Nine year old Masyn Ortiz was heading to his grandparents on Christmas Eve but, he said he didn’t even need to look under the tree for his present.
“I already got the best gift,” he told The Post from his family’s car. “I got a new ear.”
Ortiz, a fourth-grader from Jackson, NJ, was born without an outer ear on his right side or an ear canal — meaning he can only hear on his left. The technical terms for Masyn’s condition are microtia and atresia.
On Dec. 18, thanks to his surgeon, Dr. Thomas Romo, Lenox Hill Hospital’s director of Facial Plastic and Reconstructive surgery, and the Little Baby Face foundation, which covered the costs, Masyn woke up in the operating room with a new ear — something he’s wished for years.
The operation had been scheduled for March but postponed because of COVID-19 after Masyn had already waited two years.
In an painstaking, intricate process that takes about an hour, Dr. Romo harvested cartilage from Masyn’s ribs and sculpted an ear that he said is indistinguishable from a real one.
Dr. Thomas Romo, Lenox Hill Hospital’s director of Facial Plastic and Reconstructive surgery
Dr. Romo, who has a beard and sounds suspiciously jolly on the phone, admitted he did feel like a certain holiday figure himself when it was all over. Romo has donated his time and skills over the years to help children born with deformities.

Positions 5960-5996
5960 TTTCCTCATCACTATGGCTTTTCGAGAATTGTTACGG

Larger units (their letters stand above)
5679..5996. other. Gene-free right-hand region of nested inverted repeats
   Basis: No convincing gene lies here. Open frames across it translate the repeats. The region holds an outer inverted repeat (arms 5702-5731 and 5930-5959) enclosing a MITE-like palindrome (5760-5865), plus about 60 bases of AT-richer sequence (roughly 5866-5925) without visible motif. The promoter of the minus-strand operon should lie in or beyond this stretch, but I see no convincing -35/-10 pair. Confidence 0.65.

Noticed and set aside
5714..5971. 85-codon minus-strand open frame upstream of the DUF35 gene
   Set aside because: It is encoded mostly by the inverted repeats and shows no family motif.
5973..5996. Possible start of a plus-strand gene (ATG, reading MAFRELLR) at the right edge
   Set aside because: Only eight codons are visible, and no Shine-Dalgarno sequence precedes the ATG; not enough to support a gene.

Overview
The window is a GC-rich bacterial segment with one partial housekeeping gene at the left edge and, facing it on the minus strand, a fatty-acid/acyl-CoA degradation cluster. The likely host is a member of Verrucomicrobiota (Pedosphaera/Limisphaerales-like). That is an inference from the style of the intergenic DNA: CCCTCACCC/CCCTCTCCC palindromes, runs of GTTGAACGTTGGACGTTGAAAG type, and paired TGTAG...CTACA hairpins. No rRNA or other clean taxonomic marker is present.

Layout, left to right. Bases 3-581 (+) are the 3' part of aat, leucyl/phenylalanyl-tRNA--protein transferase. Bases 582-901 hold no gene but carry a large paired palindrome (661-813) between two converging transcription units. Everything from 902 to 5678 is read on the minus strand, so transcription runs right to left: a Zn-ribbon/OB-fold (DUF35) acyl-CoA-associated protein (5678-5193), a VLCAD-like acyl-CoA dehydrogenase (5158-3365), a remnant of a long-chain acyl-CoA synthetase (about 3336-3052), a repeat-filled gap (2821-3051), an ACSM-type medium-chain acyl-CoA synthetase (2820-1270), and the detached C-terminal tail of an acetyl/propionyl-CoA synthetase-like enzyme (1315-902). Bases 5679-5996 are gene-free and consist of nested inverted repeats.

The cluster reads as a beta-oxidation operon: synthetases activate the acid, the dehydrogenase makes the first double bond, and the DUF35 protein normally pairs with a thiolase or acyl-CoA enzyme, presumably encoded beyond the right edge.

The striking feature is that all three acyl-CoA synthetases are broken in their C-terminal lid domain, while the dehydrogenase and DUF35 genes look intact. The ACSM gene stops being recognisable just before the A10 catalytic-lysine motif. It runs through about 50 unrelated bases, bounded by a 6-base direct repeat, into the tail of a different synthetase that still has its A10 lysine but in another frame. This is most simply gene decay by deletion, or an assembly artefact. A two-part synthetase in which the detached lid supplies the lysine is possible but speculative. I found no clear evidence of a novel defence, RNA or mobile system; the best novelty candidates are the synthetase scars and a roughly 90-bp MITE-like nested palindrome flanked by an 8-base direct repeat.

“You do have the sense of being Santa, bringing this gift of joy to this wonderful family,” Romo told The Post. “Masyn is the most upbeat, articulate, wonderful boy. He radiates happiness.”
Masyn’s mom, Nicole, 37, a dental assistant and his dad, Daniel, 37, who works in construction, said their son was always level-headed about his condition and never pitied himself. He wore his hair long to hide the problem.
“We never made much of it,” Nicole Ortiz said. “We left it up to him and it didn’t bother him too much at first. If the other kids saw it when he was swimming and said something, he’d just say, ‘Oh that’s my little ear.’ Then two years ago he came to us and said he’d like to fix it. I think he was more grown-up about it than anyone — and he wasn’t scared of the surgery.”
Masyn will undergo a second procedure in about three months time, once his new ear has healed, to be fitted with a state-of-the-art hearing device called a bone-anchored auditory implant. The costs are also covered by the foundation. He will then look, feel and hear like other kids his age.
He will also be able to cut his hair short for the first time.
“This is a lifelong present,” Masyn said. But he also said he wanted everyone to know he’s more than a kid with a new ear.
“I’m a football player, too!” he said.
Additional reporting by Sara Dorn